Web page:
FAYETTEVILLE, N.C. (WTVD) -- Two Fayetteville residents were arrested and charged with smuggling four women and their young children from Honduras to North Carolina.
Federal agents say the investigation began when one of the women called 911 from a home in the town of Willard saying she was being held against her will and the owner of the house used a taser on her.
Court documents say means of force, threat, physical restraint and threats of physical restraint were used to get them to work.
According to the indictment, Martha Zelaya-Mejia, 37, a permanent resident of the United States, born in Honduras, and David Darnell Whitehead, 42, a United States citizen, conspired with others to smuggle the women and their minor children from Honduras, through Mexico into the United States for commercial advantage and private financial gain.
"Human smugglers, time and time again, prove they have little regard for human life. Traveling from Honduras through Mexico into the US with small children, poses immense dangers from smugglers, gangs, and cartels that are only interested in their personal financial gain," said G. Norman Acker, III, Acting U.S. Attorney for the Eastern District of North Carolina. "This office will continue to aggressively prosecute those organizations that are operating in the Eastern District and deter criminals that choose to take advantage of those that are most vulnerable."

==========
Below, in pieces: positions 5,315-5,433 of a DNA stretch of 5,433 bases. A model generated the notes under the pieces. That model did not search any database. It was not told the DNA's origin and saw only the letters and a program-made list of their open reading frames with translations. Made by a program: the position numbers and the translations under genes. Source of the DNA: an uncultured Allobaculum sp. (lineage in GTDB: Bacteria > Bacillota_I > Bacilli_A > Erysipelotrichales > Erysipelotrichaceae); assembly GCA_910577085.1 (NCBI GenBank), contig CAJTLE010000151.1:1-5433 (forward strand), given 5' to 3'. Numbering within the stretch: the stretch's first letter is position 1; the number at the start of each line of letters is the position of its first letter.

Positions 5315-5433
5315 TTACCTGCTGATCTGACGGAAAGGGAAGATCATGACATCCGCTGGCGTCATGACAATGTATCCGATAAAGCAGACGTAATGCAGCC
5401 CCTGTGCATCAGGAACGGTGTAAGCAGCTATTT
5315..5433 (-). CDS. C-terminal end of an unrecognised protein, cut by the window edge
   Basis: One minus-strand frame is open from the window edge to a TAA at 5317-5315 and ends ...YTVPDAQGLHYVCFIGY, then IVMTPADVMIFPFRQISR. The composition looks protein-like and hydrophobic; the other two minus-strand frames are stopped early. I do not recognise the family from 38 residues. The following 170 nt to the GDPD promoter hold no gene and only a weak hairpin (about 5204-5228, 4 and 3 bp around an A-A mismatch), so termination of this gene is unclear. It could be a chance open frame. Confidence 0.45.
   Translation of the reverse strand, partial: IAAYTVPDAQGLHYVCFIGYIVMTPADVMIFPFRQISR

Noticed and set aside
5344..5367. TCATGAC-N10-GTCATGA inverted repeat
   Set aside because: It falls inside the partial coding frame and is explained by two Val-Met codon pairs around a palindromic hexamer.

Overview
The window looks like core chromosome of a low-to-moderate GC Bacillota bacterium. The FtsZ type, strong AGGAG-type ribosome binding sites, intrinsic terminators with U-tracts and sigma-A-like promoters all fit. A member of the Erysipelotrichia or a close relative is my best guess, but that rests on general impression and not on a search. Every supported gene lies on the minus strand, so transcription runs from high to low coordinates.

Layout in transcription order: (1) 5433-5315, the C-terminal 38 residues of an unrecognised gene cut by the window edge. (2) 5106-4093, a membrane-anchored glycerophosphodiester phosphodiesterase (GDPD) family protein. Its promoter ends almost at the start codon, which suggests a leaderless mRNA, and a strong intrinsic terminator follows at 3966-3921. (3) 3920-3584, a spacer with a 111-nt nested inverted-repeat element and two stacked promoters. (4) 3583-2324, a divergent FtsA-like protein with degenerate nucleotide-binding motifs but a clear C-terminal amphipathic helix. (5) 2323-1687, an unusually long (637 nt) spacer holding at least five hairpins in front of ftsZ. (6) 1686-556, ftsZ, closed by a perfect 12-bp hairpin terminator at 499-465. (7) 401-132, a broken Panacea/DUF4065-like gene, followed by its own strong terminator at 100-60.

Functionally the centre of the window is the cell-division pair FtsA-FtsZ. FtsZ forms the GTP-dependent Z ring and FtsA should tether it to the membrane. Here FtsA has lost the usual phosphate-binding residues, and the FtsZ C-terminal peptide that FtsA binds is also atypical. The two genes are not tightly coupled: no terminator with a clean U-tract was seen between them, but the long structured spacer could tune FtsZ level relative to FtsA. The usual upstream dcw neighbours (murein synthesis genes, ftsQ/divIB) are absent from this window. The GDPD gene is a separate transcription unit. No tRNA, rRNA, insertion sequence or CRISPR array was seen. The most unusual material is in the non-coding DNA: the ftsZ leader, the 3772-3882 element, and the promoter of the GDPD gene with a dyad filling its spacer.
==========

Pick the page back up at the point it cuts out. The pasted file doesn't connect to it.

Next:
In order to smuggle the females into the U.S. Zelaya-Mejia, Whitehead and others involved in the conspiracy, transmitted thousands of dollars in various wire transfers from locations in the eastern parts of North Carolina to Honduras, Mexico and areas located on the U.S. - Mexican border to smugglers.
If convicted of conspiracy to smuggle, transport, and conceal aliens, Zelaya-Mejia, and Whitehead face up to a maximum imprisonment of 10 years per count, a $250,000 fine and a term of supervised release following any term of imprisonment.
If convicted of conspiracy and forced labor, the duo could face up to a maximum imprisonment of 20 years imprisonment, $250,000 fine and a term of supervised release following any term of imprisonment.
If convicted of conspiracy and money laundering, they face up to a maximum term of 20 years imprisonment, $500,000 fine and a term of supervised release following any term of imprisonment.
'A case of modern day slavery': 2 Fayetteville residents arrested, charged with smuggling women and children from Honduras to NC
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